Development and initial validation of the MS score for diagnosis of macrophage activation syndrome in systemic juvenile idiopathic arthritis

Pediatric Rheumatology international Trials Organization, the Childhood arthritis &Rheumatology Research alliance, the Pediatric Rheumatology Collaborative study Group and the Histiocyte society, Francesca Minoia, Francesca Bovis, Sergio Davì, Anna Carin Horne, Michel Fischbach, Michael Frosch, Adam Huber, Marija Jelusic, Sujata Sawhney, Deborah K. McCurdy, Clóvis A. Silva, Donato Rigante, Erbil Unsal, Nicolino Ruperto, Alberto Martini, Randy Q. Cron, Angelo Ravelli

Research output: Contribution to journalArticlepeer-review


Objective To develop and validate a diagnostic score that aids in identifying macrophage activation syndrome (MAS) in patients with systemic juvenile idiopathic arthritis (sJIA). Methods The clinical and laboratory features of 362 patients with sJIA-associated MAS and 404 patients with active sJIA without evidence of MAS were collected in a multinational collaborative project. Eighty percent of the study population was used to develop the score and the remaining 20% constituted the validation sample. A Bayesian Model Averaging approach was used to assess the role of each clinical and laboratory variables in the diagnosis of MAS and to obtain the coefficients of selected variables. The final score, named MAS/sJIA (MS) score, resulted from the linear combination of these coefficients multiplied by the values of each variable. The cut-off that best discriminated MAS from active sJIA was calculated by means of receiver operating characteristic (ROC) curve analysis. Score performance was evaluated in both developmental and validation samples. Results The MS score ranges from-8.4 to 41.8 and comprises seven variables: central nervous system dysfunction, haemorrhagic manifestations, active arthritis, platelet count, fibrinogen, lactate dehydrogenase and ferritin. A cut-off value ≥-2.1 revealed the best performance in discriminating MAS from active sJIA, with a sensitivity of 0.85, a specificity of 0.95 and a kappa value of 0.80. The good performance of the MS score was confirmed in the validation sample. Conclusion The MS score is a powerful and feasible tool that may assist practitioners in making a timely diagnosis of MAS in patients with sJIA.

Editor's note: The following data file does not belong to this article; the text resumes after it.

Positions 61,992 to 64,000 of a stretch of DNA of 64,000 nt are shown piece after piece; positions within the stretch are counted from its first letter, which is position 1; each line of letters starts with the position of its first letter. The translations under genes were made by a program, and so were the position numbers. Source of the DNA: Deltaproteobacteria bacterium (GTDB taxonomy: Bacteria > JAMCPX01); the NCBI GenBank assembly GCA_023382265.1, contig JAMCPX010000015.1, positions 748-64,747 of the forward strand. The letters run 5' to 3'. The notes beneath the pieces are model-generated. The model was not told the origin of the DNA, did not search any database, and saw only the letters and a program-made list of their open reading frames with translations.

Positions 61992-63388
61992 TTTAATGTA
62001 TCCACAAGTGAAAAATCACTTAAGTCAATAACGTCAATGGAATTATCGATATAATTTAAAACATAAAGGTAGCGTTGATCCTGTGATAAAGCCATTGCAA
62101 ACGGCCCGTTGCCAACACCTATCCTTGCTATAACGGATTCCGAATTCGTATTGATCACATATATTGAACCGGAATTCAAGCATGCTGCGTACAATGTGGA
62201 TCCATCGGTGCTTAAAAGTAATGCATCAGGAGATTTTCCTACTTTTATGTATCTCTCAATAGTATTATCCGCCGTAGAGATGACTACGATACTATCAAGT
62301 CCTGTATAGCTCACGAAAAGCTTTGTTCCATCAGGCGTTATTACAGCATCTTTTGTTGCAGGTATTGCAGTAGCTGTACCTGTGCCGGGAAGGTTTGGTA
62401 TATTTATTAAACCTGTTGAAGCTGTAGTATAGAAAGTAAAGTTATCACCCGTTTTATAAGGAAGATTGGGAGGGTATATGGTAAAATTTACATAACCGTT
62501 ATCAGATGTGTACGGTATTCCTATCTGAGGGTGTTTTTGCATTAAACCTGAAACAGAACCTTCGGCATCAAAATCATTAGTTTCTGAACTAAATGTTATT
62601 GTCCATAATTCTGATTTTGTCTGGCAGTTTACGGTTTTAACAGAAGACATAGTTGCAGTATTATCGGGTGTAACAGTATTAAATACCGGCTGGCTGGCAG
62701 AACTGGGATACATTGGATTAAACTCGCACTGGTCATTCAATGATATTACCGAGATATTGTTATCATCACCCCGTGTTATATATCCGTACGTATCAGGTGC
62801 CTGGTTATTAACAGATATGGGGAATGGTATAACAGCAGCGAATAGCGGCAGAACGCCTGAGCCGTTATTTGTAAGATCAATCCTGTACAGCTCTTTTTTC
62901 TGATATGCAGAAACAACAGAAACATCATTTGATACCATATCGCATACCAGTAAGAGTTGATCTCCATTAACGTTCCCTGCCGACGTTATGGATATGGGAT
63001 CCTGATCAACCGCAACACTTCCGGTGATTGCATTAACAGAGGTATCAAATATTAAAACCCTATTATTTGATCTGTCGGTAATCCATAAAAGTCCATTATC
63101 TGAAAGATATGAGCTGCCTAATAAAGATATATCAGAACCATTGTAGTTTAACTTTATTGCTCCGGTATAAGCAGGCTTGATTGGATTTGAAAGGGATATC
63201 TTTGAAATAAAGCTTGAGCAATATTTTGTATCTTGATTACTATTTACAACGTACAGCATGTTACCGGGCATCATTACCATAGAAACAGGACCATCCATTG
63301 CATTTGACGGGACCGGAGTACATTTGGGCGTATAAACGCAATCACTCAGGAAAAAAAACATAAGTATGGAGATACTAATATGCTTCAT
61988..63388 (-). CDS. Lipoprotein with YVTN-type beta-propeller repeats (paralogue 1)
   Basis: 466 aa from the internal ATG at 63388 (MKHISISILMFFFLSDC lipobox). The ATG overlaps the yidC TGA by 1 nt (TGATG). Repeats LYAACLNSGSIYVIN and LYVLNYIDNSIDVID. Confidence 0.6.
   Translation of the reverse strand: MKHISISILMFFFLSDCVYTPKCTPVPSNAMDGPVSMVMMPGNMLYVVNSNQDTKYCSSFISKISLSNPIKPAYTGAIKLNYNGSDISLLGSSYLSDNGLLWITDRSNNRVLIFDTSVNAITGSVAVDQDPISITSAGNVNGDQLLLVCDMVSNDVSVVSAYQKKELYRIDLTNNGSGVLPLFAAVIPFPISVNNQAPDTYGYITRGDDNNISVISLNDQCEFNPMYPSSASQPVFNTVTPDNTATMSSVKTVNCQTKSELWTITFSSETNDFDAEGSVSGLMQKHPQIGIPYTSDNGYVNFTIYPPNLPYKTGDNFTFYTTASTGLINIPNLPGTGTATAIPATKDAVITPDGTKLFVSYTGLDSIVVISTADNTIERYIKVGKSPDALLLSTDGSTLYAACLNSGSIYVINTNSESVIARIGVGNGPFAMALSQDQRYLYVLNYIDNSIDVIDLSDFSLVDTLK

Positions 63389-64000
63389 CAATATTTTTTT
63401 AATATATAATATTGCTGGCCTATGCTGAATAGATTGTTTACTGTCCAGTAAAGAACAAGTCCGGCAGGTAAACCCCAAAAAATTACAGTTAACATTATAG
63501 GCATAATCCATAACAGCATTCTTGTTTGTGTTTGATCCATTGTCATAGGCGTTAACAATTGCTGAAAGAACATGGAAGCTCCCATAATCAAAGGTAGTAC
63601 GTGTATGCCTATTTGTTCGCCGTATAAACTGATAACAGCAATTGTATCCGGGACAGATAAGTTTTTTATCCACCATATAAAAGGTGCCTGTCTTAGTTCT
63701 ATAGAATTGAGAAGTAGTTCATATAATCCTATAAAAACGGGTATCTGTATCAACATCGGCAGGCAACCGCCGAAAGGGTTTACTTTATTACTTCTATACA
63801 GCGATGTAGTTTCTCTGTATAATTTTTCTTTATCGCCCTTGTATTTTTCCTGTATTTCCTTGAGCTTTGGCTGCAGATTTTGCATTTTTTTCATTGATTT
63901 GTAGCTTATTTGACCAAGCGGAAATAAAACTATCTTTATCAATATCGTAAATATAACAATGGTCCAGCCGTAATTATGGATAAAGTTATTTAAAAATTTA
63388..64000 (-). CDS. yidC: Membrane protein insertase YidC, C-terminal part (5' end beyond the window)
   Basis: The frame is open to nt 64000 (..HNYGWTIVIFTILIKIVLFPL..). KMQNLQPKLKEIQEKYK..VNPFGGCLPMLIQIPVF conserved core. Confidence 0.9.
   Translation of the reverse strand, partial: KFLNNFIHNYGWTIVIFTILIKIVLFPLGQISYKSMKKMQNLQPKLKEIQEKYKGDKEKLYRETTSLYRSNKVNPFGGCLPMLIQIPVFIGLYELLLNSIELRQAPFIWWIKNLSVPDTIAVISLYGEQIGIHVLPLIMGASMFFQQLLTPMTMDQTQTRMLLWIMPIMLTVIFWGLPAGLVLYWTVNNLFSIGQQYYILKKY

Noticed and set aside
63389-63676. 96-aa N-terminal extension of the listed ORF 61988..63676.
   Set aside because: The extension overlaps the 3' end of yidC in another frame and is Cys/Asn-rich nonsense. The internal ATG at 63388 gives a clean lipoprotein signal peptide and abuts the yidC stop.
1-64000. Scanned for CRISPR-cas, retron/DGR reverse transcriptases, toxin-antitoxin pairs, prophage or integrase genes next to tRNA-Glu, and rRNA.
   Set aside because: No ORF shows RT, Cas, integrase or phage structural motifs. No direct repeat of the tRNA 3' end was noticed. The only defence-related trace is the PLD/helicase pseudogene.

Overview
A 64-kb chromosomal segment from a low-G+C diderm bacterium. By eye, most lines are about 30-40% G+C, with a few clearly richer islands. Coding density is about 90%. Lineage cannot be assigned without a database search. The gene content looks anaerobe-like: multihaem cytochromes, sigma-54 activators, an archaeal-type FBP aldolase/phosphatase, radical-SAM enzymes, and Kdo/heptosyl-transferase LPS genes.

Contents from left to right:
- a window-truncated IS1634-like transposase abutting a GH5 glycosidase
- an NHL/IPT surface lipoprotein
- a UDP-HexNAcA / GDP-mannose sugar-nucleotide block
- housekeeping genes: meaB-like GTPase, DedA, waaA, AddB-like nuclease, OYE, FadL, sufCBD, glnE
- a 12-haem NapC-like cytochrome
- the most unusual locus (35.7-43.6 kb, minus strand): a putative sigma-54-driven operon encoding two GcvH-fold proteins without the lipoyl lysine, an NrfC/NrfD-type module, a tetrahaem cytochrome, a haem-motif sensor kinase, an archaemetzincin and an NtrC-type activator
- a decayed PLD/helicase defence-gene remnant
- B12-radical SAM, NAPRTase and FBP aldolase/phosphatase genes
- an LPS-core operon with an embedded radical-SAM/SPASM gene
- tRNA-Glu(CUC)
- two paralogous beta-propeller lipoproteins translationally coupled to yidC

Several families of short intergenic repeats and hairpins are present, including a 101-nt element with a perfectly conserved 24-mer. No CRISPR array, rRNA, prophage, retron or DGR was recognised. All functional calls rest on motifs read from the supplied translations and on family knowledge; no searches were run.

Original languageEnglish
Pages (from-to)1357-1362
Number of pages6
JournalAnnals of the Rheumatic Diseases
Issue number10
Publication statusPublished - Jan 1 2019


  • diagnostic score
  • hemophagocytic syndrome
  • macrophage activation syndrome
  • still's disease
  • systemic juvenile idiopathic arthritis

ASJC Scopus subject areas

  • Rheumatology
  • Immunology and Allergy
  • Immunology
  • Biochemistry, Genetics and Molecular Biology(all)


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